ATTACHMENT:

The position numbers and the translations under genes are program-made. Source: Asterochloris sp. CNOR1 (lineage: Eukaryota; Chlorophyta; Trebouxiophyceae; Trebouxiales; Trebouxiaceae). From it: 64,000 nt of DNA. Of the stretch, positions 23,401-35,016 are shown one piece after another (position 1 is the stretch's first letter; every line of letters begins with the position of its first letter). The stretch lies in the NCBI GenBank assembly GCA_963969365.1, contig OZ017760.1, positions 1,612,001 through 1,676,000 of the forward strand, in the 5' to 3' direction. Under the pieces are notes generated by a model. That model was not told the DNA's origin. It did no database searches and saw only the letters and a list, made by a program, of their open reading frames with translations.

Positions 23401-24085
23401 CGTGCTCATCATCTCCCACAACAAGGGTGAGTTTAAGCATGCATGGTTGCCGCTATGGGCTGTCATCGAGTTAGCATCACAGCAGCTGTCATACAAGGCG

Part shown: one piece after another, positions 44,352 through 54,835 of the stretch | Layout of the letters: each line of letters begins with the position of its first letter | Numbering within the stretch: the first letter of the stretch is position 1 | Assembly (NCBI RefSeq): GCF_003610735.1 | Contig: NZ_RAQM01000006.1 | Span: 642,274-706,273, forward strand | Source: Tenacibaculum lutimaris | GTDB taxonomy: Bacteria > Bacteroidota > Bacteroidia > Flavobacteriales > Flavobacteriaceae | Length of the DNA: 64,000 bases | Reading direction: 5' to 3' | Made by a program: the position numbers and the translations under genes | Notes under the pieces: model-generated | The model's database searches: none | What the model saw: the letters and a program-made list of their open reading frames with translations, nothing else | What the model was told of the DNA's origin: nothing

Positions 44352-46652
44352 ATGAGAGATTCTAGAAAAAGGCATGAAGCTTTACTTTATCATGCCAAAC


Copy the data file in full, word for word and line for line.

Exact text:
The position numbers and the translations under genes are program-made. Source: Asterochloris sp. CNOR1 (lineage: Eukaryota; Chlorophyta; Trebouxiophyceae; Trebouxiales; Trebouxiaceae). From it: 64,000 nt of DNA. Of the stretch, positions 23,401-35,016 are shown one piece after another (position 1 is the stretch's first letter; every line of letters begins with the position of its first letter). The stretch lies in the NCBI GenBank assembly GCA_963969365.1, contig OZ017760.1, positions 1,612,001 through 1,676,000 of the forward strand, in the 5' to 3' direction. Under the pieces are notes generated by a model. That model was not told the DNA's origin. It did no database searches and saw only the letters and a list, made by a program, of their open reading frames with translations.

Positions 23401-24085
23401 CGTGCTCATCATCTCCCACAACAAGGGTGAGTTTAAGCATGCATGGTTGCCGCTATGGGCTGTCATCGAGTTAGCATCACAGCAGCTGTCATACAAGGCG

Part shown: one piece after another, positions 44,352 through 54,835 of the stretch | Layout of the letters: each line of letters begins with the position of its first letter | Numbering within the stretch: the first letter of the stretch is position 1 | Assembly (NCBI RefSeq): GCF_003610735.1 | Contig: NZ_RAQM01000006.1 | Span: 642,274-706,273, forward strand | Source: Tenacibaculum lutimaris | GTDB taxonomy: Bacteria > Bacteroidota > Bacteroidia > Flavobacteriales > Flavobacteriaceae | Length of the DNA: 64,000 bases | Reading direction: 5' to 3' | Made by a program: the position numbers and the translations under genes | Notes under the pieces: model-generated | The model's database searches: none | What the model saw: the letters and a program-made list of their open reading frames with translations, nothing else | What the model was told of the DNA's origin: nothing

Positions 44352-46652
44352 ATGAGAGATTCTAGAAAAAGGCATGAAGCTTTACTTTATCATGCCAAAC